A Position of Peace

I often find myself, and others, battling some level of anxiety. We use other words: stress, issues, worries, difficulties, storms, frustrations, and fears. In every instance, we are challenged with having peace. Peace and anxiety cannot dwell together or even share space.

Jesus, in John 14:27, offered his disciples peace. His peace He was giving to them. What a valuable gift to give! But, of course, He fully understood what was about to happen. The disciples were still under a self-imposed shroud of mystery. Jesus had attempted to reveal the truth, but they struggled. So now, as He faces His final hours, He gives them His peace.

Jesus does not give as the world gives. He does not give it with conditions. How many times do we barter with the world for gifts? Someone gives you a gift, and you feel compelled to return the favor. Worse, you invite people to your party because you expect a certain level of gifting to occur. No, Jesus does not give as the world gives; He gives freely.

He didn’t want the disciples to be troubled or fearful. Instead, He desired for them to have a sense of mental and emotional stability. Of course, Jesus wants you to have peace, but it is not a gift anyone except Him can genuinely give.

As a pastor or church leader, how can you lead from a position of peace? Ultimately, it stems from a personal, faith-based relationship with God because of what Jesus has done for us. Once that is secured, you have the opportunity for true peace. Yet, it can elude us still. So, how can we lead personally, in our families, or vocationally from a position of peace? Let’s use PEACE as an acrostic to consider this question.


When you discover your purpose from God for your existence, you will find the beginning of peace. God has wired each of us with a goal that drives our passion. God gives us peace when we are fully engaged in our purpose. Leading from peace means leaning into your purpose. Passion wanes and pleasure fails, but purpose drives us.


Just knowing what you’re supposed to do is not enough. It would be best if you had context. Where can I serve with this purpose in mind? How often are we stuck in dead-end jobs and relationships because we did not take the time to explore how our purpose lights a path for us.

Leading from peace means we don’t just know “why,” but we know the “what, where, and when” too. So, take your purpose out for a test drive and find the lane you’ve been longing for, designed for you. Through this exploration, you will gain insight that leads to peace. Now that you know your purpose and how to best engage it, we need to align the rest of our lives to experience the deep peace from which you lead others in the most excellent way.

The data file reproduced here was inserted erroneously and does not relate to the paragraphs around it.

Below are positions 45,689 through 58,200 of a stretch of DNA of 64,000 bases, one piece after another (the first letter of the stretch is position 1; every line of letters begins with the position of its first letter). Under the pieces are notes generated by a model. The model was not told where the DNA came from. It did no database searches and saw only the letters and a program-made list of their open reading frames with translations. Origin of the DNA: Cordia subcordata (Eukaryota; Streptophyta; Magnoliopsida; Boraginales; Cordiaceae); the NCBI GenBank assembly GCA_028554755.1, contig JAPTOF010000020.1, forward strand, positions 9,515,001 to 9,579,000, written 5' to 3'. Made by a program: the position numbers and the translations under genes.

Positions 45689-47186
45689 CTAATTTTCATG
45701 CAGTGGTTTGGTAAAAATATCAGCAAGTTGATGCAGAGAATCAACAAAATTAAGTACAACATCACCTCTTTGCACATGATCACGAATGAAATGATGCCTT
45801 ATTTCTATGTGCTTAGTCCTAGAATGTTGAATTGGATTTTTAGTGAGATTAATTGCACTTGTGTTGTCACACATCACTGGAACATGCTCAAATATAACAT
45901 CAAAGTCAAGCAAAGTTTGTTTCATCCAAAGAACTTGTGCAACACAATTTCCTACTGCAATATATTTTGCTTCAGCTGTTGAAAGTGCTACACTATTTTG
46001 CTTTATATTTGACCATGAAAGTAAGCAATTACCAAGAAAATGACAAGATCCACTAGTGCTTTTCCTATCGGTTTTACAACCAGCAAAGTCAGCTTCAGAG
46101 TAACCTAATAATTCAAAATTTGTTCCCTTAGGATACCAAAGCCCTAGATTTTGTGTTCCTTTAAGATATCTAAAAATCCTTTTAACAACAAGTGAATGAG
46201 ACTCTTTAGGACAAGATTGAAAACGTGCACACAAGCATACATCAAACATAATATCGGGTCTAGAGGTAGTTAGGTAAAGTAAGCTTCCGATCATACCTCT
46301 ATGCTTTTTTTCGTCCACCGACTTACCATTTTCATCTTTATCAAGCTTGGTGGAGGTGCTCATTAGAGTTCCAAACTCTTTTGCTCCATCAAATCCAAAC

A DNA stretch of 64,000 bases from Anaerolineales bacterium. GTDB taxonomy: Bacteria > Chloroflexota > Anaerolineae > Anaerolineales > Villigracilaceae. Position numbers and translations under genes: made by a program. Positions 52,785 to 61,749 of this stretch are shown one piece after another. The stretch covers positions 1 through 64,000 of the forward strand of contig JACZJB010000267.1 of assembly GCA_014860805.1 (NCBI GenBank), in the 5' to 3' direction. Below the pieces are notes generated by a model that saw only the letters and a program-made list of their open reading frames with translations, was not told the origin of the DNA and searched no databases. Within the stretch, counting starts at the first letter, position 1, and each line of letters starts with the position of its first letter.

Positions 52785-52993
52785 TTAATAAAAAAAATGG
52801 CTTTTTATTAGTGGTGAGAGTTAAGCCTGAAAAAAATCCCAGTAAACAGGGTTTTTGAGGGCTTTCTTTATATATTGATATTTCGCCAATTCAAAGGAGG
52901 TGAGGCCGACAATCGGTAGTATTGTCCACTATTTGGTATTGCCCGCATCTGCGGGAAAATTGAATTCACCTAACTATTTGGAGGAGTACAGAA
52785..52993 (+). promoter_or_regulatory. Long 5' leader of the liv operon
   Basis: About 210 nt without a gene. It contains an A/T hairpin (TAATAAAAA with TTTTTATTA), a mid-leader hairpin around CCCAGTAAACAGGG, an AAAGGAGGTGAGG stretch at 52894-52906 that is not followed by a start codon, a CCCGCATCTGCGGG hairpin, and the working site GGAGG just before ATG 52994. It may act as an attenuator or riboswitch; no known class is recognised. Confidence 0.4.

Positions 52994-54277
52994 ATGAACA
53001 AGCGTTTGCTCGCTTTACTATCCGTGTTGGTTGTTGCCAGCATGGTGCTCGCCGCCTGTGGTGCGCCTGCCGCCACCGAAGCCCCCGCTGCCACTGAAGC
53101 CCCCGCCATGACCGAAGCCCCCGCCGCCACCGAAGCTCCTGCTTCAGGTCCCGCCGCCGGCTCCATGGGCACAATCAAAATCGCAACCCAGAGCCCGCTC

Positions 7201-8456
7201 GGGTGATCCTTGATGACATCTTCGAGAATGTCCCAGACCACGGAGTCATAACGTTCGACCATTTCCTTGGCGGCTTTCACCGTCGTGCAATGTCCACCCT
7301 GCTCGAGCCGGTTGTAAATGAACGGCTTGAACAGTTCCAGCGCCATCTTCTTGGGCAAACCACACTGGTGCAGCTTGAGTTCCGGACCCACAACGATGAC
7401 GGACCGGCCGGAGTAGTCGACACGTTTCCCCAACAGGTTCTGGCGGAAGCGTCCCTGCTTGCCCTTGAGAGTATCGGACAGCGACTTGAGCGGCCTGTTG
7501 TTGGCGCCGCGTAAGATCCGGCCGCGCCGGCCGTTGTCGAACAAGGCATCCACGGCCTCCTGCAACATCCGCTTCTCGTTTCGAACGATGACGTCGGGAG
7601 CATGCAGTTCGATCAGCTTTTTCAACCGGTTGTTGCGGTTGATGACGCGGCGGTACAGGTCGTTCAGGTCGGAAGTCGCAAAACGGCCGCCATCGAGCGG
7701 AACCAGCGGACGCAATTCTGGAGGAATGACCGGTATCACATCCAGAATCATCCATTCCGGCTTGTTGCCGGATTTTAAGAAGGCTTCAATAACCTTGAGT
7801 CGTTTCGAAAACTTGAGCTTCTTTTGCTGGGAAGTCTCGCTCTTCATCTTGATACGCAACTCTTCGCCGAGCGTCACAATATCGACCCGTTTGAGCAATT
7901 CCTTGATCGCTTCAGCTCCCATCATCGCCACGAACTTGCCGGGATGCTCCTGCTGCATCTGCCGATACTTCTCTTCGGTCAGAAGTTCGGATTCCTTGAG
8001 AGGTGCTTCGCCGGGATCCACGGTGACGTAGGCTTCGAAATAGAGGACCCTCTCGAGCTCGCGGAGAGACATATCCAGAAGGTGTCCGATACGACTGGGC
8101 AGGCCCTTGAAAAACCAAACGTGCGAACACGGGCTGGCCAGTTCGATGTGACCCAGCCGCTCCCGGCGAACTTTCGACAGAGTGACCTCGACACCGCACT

We know when we don’t have alignment, and we know when we do. When your car is out of alignment, it pulls one way or the other. That reality will create unpleasant experiences for you, which lessen peace. The same is true for your life. If you are out of alignment, it wears on you and tears away the peace.

Are you in alignment? No? I get there, too, at times. Alignment is about understanding the values and roles God has given you to fulfill according to your purpose. When we align our values, roles, and schedules, we maximize the moment through the power of the Spirit. Getting everything in a line creates momentum. However, all of this is a choice.


There will come a time, like the guys in the upper room in John 14, when you must choose a course of action. Will you choose power or weakness? Will you select purpose or personal plans? And will you choose faith or fear? So much of life is a choice. What are you choosing right now? Knowledge is power, but leading from peace involves a choice. You must, in the words of a famous movie, choose wisely.


The final part of this process is a sense of joy. Now that you have discovered your purpose, explored your options, aligned your life, and chosen to move forward, you can enjoy your life. Imagine getting up each day with a sense of purpose and joy! Imagine driving to school or work and sensing what you were doing mattered and made a difference.

Leading from a position of peace is that enjoyable. Also, your family, staff, or team will begin to experience your joy! You will become a walking testimony to the gospel of Jesus Christ as you fulfill your purpose with joy.

So, when you have a personal explosion, peace can remain. When you have a family explosion, peace can remain. When you have an organizational explosion, peace can remain.

We lose our peace because we don’t have it grounded in biblical principles. We lose peace when focusing on “me” more than “He.” But we find that peace when we flip the script. On this evening in the spring of the first century, the Son of God granted peace to His followers, and He hasn’t stopped yet.

Aaron Summers

Published by Intentional Faith

Devoted to a Faith that Thinks

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